Google Executive Chairman Eric Schmidt had plenty to discuss during his keynote at Mobile World Congress in Barcelona this week, sharing his vision of the future for mobile and Internet technology. Some topics included human rights and how technology is shaping our future, hinting at various Google-related products all the while. But the keynote kicked off with a demo of Google Chrome for Android Ice Cream Sandwich, showing off some key features. The new Chrome actually pre-loads web pages it anticipates you’ll open next, speeding up the browsing experience. Chrome for Android also launched in an additional 20 countries this week.
Schmidt hails Android as the best mobile OS on the market, with the best browser. “If you care about security, you should use Chrome, because it’s by far the safest,” he said, referring to the growing controversy over the security of the browser. The mobile browser concerns pertain to a vulnerability existing in WebKit, the software engine used by the Chrome and Safari web browsers. Security firm CrowdStrike was able to redirect the target smartphone’s browser during tests on Android-powered phones, tapping a remote access tool capable of intercepting voice calls, tracking the phone’s location and harvesting email and text messages.
On the bright side, any cyber-criminal looking to take advantage of the WebKit weak spot will first have to get a malware app into the Market, and further convince a smartphone user to download that app. It’s getting more difficult to peddle malware in the Android Market, especially since Google’s stepped-up protection methods and the rise in security services for Android devices.
Google Chrome is an important piece of the Android puzzle, merging two platforms central to Google’s long term goals around search advertising and web services. During Schmidt’s keynote he shared his vision of mobility for developing countries, with smartphones replacing feature phones. Google Chrome could play a large part in providing web access through Android gadgets, with a web-device combo that Mozilla and Telefonica are also leveraging to bring more smartphones to developing countries.
The ChromeBooks were not as successful as the manufacturers expected, but some interesting rumors hit the web lately. It seems that HCT want to pre-load their tablets with Android’s Chrome OS, an operating system developed for tablets and netbooks.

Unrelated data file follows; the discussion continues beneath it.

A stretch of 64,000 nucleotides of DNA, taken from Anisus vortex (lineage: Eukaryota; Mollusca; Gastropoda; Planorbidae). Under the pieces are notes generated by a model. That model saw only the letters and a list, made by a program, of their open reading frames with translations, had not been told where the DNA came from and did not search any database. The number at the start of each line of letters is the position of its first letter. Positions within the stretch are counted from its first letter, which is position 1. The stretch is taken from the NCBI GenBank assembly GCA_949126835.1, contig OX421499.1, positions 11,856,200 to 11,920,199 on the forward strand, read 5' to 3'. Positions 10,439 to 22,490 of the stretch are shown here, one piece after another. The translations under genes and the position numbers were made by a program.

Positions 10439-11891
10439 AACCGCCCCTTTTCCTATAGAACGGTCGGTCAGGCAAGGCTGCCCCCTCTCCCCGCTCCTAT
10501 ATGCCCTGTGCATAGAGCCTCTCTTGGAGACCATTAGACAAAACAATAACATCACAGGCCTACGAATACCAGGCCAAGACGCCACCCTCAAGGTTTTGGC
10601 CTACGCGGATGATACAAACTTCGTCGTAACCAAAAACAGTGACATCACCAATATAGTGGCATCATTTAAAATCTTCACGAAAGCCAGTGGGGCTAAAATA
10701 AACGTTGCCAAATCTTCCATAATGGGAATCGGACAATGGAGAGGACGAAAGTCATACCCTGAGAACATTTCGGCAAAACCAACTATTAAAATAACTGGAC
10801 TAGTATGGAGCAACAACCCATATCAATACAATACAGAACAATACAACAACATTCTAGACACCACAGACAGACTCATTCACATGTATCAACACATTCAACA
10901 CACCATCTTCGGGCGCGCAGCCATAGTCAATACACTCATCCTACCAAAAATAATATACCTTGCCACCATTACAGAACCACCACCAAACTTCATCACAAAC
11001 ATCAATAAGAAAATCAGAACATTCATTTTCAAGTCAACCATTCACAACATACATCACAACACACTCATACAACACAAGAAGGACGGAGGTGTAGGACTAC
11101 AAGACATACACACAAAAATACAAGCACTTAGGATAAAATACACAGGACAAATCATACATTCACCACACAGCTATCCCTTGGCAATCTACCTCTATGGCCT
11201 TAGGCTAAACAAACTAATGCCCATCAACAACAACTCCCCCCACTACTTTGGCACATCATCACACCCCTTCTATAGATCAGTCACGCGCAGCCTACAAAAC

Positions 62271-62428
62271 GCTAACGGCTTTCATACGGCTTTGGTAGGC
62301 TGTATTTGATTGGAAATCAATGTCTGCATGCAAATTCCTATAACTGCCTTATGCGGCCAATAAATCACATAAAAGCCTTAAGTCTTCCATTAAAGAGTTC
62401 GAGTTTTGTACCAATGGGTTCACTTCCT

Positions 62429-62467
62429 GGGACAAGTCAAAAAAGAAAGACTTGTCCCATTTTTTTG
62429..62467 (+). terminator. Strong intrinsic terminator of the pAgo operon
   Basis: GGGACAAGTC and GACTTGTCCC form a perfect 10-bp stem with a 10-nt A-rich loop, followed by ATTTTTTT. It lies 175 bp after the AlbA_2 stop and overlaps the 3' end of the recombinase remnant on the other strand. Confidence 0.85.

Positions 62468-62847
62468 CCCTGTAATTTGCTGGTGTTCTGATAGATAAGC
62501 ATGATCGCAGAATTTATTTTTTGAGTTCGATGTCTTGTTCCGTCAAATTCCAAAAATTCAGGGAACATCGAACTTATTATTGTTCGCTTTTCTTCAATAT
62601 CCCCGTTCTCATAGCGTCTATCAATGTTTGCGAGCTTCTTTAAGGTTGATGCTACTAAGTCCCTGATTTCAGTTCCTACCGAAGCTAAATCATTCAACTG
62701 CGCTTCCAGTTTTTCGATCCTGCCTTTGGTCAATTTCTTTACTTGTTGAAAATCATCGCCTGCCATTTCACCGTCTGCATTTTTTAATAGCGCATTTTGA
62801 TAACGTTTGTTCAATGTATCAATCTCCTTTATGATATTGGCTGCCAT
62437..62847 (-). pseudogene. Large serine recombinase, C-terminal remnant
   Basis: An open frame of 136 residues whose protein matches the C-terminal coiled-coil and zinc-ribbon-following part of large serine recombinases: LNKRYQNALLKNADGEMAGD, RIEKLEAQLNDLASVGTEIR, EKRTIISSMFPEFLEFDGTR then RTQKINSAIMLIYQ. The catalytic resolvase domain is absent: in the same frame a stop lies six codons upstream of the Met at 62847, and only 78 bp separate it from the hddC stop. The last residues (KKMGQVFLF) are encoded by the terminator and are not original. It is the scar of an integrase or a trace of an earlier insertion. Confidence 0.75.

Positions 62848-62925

HTC has big plans both on the smartphones and tablets market. Soon after Nvidia officially launched their Tegra 3 quad-core chipset, rumors indicated that the Taiwan-based company is working on two smartphones and a tablet powered by quad-core CPUs. Am a talking about HTC Edge and HTC Zeta, both powered by quad-core CPUs, and HTC Quattro, a tablet featuring a Android 4.0 Ice Cream Sandwich and a Tegra 3 processor.
HTC is seriously thinking of developing a netbook/tablet running on a Chrome OS/Android hybrid. For the time being, the Chorome OS-powered HTC tablet is just a rumor, as the Taiwan-based company haven’t dismissed, nor confirmed the information, yet.
The ChromeBooks were not a market success, that’s why most of the manufacturers decided to cut off the prices lately. Despite the fact that Google Chrome OS is optimized for x86 and ARM processors and comes with fast boot up speeds, many of the laptop manufacturers are skeptical about it and avoid using it.. A few days ago Acer and Samsung cutoff their prices for their ChromeBooks. Thus, the 11.6-inch Acer AC700 ChromeBook can be yours for $349, while Samsung Series 5 has a price tag of $429..
Despite the fact that Acer and Samsung are struggling to come up with attractive prices for their ChromeBooks, sources say that the Chrome OS-powered devices should have a price around $199 in order to attract the customers. Anyway, it looks like HTC still believes in Chrome OS and after they helped Android to become the most popular mobile operating system in the world, now they are planning to combine the advantages of both Google’s operating systems, and build a tablet powered by a Chrome / Android hybrid.
Anyway no one knows yet how HTC’s new tablet looks like or its specs, but we don’t expect to see a traditional tablet. Sources close to the company claim that the Chrome OS-powered HTC tablet will be similar to the Asus’ Eee Pad Transformer Prime.
Who knows, maybe HTC will eventually manage to develop a ChromeBook that exploits all the advantages of Chrome OS and make Google’s operating system more popular.
Article source: http://www.geeksailor.com/htc-chrome-os-tablet/